WARNING: The following article contains major spoilers for Ad Astra, in theaters now.
Director James Gray's Ad Astra has been well-received by critics for its emotional story about Brad Pitt's Major Roy McBride as he sets off to Neptune to stop a space station that's creating electrical surges throughout the galaxy and endangering planets.
It's a tumultuous journey in which Roy fends off space pirates on the Moon, sinister NASA officials on Mars, baboon test subjects on a Norwegian space station, and a familiar face who's running the Neptune hub. However, throughout Roy's cosmic journey, there are far too many similarities to Christopher Nolan's Interstellar that can't be ignored and which, at times, detract from the plot.
The first thing that stands out is the theme of family, as the person responsible for Neptune is none other than Roy's father, Clifford (Tommy Lee Jones), who walked out on his family years earlier for the space expedition known as the Lima Project. Roy has been searching for him ever since, at least metaphorically speaking. However, that turns physical when he starts sending communiques to his father from Mars to try to track him.
It's similar to Jessica Chastain's Murph trying to find her father, Matthew McConaughey's Joe, when he left for a mission to save Earth. But in Interstellar, Joe isn't selfish, and actually cares for his family. That said, the bond of bloodlines and legacy runs strong in Ad Astra, with Roy wanting to know why his dad left him, even following in his job, akin to Murph growing up angry that Joe was so selfless and using NASA as a means to spiritually connect. There's even a family reunion at the end of Ad Astra, although it's more dour, as Roy and Clifford are placed at odds as Gray crafts a message like Nolan did of love transcending space and time when Joe meets an older Murph.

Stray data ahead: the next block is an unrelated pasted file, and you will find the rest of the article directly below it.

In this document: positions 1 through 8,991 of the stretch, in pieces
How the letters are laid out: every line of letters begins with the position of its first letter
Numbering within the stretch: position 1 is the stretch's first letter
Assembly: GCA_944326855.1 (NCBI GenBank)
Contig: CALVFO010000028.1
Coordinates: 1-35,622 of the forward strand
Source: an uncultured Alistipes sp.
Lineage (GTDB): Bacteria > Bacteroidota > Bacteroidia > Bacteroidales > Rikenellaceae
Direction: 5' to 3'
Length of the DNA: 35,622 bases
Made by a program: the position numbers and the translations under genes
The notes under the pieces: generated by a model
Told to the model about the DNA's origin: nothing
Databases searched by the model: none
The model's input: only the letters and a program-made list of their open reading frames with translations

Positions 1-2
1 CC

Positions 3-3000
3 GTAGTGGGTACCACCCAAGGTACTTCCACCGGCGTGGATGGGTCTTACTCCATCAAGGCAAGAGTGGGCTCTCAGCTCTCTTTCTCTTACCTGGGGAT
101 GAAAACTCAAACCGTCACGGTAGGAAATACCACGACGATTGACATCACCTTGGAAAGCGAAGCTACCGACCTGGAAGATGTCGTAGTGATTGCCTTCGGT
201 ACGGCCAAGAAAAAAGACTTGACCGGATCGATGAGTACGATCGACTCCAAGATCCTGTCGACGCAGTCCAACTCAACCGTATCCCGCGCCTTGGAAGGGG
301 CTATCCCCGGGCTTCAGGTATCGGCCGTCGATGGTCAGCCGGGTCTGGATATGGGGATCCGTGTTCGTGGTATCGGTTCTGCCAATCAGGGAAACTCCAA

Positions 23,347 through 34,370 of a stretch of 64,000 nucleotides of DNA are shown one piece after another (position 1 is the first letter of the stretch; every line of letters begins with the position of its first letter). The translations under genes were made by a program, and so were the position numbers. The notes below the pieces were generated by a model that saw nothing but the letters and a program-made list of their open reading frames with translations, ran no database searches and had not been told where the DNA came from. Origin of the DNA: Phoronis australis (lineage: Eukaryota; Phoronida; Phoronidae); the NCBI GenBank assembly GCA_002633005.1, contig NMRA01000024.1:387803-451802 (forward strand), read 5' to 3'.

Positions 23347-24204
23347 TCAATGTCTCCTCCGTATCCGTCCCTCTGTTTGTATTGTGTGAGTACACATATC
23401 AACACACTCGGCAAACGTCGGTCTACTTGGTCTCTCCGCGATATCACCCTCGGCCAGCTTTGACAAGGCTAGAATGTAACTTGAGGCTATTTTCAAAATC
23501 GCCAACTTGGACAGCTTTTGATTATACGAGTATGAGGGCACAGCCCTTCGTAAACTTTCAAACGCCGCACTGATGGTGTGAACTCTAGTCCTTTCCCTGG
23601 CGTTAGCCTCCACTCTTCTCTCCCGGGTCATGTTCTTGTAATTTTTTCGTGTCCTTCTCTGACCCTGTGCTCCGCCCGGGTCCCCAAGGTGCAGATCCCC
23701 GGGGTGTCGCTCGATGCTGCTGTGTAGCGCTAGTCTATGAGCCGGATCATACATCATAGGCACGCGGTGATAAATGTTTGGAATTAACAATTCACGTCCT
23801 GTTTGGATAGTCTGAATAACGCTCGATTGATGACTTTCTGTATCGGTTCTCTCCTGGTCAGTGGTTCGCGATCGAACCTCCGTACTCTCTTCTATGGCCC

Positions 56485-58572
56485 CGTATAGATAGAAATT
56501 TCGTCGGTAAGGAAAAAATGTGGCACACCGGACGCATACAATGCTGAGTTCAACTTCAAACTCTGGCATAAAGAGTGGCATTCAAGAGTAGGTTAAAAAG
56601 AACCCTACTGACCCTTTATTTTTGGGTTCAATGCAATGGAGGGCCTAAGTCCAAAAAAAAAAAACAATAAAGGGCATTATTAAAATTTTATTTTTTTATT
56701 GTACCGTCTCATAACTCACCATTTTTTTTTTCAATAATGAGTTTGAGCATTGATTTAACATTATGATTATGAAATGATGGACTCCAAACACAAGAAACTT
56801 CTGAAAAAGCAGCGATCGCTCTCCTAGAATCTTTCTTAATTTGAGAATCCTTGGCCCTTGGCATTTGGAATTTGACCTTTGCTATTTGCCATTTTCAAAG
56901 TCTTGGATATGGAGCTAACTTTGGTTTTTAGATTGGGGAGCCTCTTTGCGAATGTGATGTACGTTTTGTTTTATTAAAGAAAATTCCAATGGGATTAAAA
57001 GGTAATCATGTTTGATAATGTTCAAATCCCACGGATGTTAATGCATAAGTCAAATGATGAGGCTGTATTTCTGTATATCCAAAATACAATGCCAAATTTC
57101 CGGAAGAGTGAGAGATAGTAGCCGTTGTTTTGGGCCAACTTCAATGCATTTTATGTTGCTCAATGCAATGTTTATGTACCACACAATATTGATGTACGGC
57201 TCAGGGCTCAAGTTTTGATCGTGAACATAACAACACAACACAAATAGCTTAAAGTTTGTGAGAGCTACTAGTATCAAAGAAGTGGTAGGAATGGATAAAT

Apart from the emotional beats beneath the surface of Ad Astra, the music and editing style are similar to Nolan's movie too. Interstellar's soundscape was so moody, meant to evoke the vacuum and isolation of space, with Hans Zimmer's score making you feel claustrophobic and in danger. Composer Max Richter carbon copies that style for Gray, using electronic beats and symphonies to mimic breathing, pulses and racing heartbeats as Roy encounters various levels of danger too.
What's all the more intriguing is Ad Astra's cinematographer Hoyte van Hoytema, who also worked on Interstellar. The framing, lighting and atmosphere are so similar, both feel like the same movie.
Now, this is all aesthetic, and could be down to sheer luck, or maybe a homage to Nolan's high standard when it comes to galactic traipsing. But these comparisons have to be noted as dramatic, grounded space movies like Gravity don't have that much in common with Ad Astra, bar a few space walks here and there. By contrast, however, Interstellar feels like the chief inspiration for Gray's vision.
The icing on the cake, though, comes in the leads, with Roy and Joe so tortured, even giving a dramatic crying scene as they yearn for family. Ultimately, while they're flawed, broken men who miss their wives, they know that saving the world matters more than anything else. They're all about the mission and, as protagonists, they're as sympathetic and human as we could get. Gray makes it obvious Roy is obsessed with heading to the stars just as much as Joe was in Nolan's film, because at the end of the day, they're humanity's last hope -- something both men sacrificed for and embraced wholeheartedly when the stardust settled.
Directed by James Gray from a script by himself and Ethan Gross, Ad Astrastars Brad Pitt, Tommy Lee Jones, Ruth Nega, Liv Tyler and Donald Sutherland, in theaters now.